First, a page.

No. of Recommendations: 10
When Lion (Mac OS 10.7) appeared, Apple removed Snow Leopard from the Apple Store. This was a pity -- Snow Leopard (10.6.x) is not only a great operating system, it also represents the pinnacle of development for a particular user-interface philosophy. After Snow Leopard, Apple began to evolve a very different philosophy: one driven by gestures on a track pad or touch screen rather than mouse clicks, and informed by the radical file-structure simplification pioneered by the iPhone and iPad.

I have to admit that I like the gestural thing -- there is no going back after experiencing the Magic Mouse -- but the new ways of interacting with the file system leave me cold and angry. To my mind it represents the worst of Microsoftism -- the part in which the user is treated like a dummy. To see where we are headed, open TextEdit and type in a few words. Now quit TextEdit. There is no dialog asking you if you want to save your work! Open TextEdit again, weeks or months later, and there is your file. But WHERE has it been, really? You don't know! Worse, Time Machine has probably archived a copy of it somewhere. Had you wanted to write a secure note for your eyes only, that security is just completely gone. In the old pre-Lion days, anything you type into TextEdit remains in volatile RAM memory until you explicitly save it, and it goes only into the saved file -- whose location you know. That's gone, and more changes like this are in the pipeline.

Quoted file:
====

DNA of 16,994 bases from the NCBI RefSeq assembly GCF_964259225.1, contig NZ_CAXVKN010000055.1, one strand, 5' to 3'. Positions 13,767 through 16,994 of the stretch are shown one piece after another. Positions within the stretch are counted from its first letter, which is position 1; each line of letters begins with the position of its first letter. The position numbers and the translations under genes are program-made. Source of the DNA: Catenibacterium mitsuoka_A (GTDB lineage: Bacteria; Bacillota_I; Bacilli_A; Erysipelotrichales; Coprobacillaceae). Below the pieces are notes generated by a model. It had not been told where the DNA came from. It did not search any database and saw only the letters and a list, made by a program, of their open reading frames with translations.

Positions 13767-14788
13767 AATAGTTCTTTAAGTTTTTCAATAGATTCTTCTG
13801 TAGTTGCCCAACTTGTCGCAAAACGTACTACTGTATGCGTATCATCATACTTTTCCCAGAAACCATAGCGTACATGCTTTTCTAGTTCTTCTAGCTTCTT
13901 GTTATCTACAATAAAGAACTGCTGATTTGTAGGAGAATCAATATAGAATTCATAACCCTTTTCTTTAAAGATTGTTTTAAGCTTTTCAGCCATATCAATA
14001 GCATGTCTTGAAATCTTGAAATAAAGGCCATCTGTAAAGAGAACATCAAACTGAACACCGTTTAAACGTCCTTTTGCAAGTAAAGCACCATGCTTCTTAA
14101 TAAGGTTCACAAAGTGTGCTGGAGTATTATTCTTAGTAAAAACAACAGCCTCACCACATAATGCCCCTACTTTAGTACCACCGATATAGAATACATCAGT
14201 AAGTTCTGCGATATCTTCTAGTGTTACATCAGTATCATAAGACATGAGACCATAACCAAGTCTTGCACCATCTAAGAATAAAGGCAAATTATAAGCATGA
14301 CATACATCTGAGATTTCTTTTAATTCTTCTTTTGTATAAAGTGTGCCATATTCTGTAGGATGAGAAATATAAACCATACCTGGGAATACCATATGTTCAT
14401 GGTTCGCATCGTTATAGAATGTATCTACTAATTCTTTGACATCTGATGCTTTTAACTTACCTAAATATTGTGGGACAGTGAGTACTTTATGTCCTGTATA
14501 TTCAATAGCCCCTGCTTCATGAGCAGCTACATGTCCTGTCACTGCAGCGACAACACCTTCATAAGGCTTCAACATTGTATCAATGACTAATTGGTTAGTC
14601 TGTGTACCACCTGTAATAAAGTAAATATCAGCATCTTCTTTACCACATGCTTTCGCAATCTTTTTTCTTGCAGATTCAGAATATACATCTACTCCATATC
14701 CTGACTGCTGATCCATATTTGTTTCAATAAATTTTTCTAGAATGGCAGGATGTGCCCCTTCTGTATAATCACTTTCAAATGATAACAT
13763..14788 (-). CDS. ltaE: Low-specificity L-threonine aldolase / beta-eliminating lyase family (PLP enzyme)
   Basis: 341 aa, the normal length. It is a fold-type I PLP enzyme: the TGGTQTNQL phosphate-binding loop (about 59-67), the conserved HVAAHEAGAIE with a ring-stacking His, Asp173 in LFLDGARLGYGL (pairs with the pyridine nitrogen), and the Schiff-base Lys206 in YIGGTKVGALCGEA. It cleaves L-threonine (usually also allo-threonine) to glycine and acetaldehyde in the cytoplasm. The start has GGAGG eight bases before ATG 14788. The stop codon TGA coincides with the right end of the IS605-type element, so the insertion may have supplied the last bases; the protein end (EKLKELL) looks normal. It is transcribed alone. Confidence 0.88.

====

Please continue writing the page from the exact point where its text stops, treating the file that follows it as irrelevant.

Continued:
I understand that many users of computers are in fact elderly or brain-limited, and that they need something simpler than the old ways of interacting with the file system, but let's keep the old way available for those of us with no such limitations, and let's keep security in mind.

Okay, enough of the ranting already. Getting to the point:

Under user pressure, Apple has quietly put Snow Leopard back in the Apple Store, for just $20. That's a terrific price for a stable, efficient, and well-designed operating system. Since Snow Leopard is the last of its breed, it might be a good idea to keep a physical copy around, in case Apple goes completely off the rails with these "new" ideas.

Loren
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No. of Recommendations: 2
Interesting. I had heard something about the file system before, but never really followed through on it. So are you telling me this is Text Edit only, or is it across all programs?

I haven't contemplated an upgrade for the MB yet, but any new computer would start with ML..
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Loren wrote Under user pressure, Apple has quietly put Snow Leopard back in the Apple Store . . .

Maybe it was user pressure. Maybe it was the desire to not end sales to people of people whose iOS devices will not run iOS version 6

http://www.macrumors.com/2012/11/21/os-x-10-6-snow-leopard-a...

Gordon
Atlanta
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No. of Recommendations: 2